100,000 People Want to Help You Build a Second Income Stream

Fortunes continue to be made by people selling information online.

If you’re interested in claiming your piece of the online pie, a great way to get started is to turn one of your passions into an e-book.

As a copywriter skilled in the power of persuasion, you’re perfectly positioned to be successful in the information publishing industry. If you’re considering trying your hand at publishing an e-book, you might be wondering how to market it once it’s finished.

About a month or so ago, I decided to find out.

I’d always thought the first item on the list would be to sign up for an online merchant account (or at the very least, set up a Paypal account). After all, if you’re going to sell online, you have to give people a way to pay for your product.

But I discovered there’s a better way to go …

There are companies that, on top of processing your online transactions, also give you access to a ready-made sales force that can potentially help you sell your product.

Clickbank.com is one such company. In business since 1998, they currently have an affiliate program that is 100,000 members strong, which you get access to once you sign up as a merchant.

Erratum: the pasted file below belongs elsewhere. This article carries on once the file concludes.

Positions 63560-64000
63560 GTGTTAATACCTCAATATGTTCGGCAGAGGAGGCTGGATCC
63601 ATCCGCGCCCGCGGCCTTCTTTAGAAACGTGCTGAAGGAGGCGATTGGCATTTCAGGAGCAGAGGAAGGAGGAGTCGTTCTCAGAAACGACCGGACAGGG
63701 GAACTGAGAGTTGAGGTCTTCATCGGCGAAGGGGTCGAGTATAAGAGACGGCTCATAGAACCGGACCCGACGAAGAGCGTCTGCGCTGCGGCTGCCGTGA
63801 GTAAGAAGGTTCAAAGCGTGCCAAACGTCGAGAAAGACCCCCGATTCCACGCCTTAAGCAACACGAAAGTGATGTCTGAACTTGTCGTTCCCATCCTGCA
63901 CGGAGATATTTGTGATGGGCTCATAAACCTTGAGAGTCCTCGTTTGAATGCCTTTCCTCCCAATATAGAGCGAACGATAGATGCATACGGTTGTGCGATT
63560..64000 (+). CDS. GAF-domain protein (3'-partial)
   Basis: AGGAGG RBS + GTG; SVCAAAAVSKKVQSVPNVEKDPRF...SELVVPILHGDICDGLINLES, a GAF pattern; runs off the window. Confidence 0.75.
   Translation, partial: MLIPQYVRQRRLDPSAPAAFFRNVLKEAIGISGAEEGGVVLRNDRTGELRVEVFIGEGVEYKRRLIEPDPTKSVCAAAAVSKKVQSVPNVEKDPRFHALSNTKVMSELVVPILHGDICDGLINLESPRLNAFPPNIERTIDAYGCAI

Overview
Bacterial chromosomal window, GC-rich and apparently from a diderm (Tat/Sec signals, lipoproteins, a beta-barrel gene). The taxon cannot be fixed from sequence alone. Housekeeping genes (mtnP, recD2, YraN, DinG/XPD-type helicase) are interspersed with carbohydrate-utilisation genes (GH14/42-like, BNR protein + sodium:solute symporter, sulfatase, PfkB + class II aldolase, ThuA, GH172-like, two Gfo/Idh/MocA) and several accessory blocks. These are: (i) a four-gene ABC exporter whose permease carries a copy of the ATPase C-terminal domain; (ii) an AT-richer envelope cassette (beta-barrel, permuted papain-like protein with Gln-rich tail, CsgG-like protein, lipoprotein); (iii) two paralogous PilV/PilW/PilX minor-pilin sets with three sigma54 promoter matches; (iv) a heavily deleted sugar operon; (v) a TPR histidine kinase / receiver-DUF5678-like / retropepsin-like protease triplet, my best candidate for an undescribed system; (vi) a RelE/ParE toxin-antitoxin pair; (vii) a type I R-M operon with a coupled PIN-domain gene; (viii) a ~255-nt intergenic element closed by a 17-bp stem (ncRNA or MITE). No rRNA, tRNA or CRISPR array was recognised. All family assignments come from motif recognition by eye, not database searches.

This is a big advantage. Here’s how it works …

After you set up a Clickbank merchant account (for a fee of $49.95) and you’re ready to start processing sales, you can follow the easy step-by-step instructions posted on the website for listing your e-book in the Clickbank marketplace. This is where active Clickbank members search for relevant products to promote as an affiliate on their website or e-zine.

For example, if someone is looking for a gardening-related product to promote, and you wrote an e-book about the benefits of hydroponic gardening, the Clickbank member may decide to promote your e-book once he sees it listed. He does this by writing a sales blurb about your product and posting it with his affiliate link on his website or in his e-zine.

In exchange, the affiliate gets a piece of any revenue generated. You determine what percentage of the sale price you’re willing to give up for this new customer. (A 50/50 split seems to be the most common.) And the great thing is Clickbank takes care of paying your affiliates.

As time goes on, you could have hundreds (or even thousands) of people helping you promote your e-book.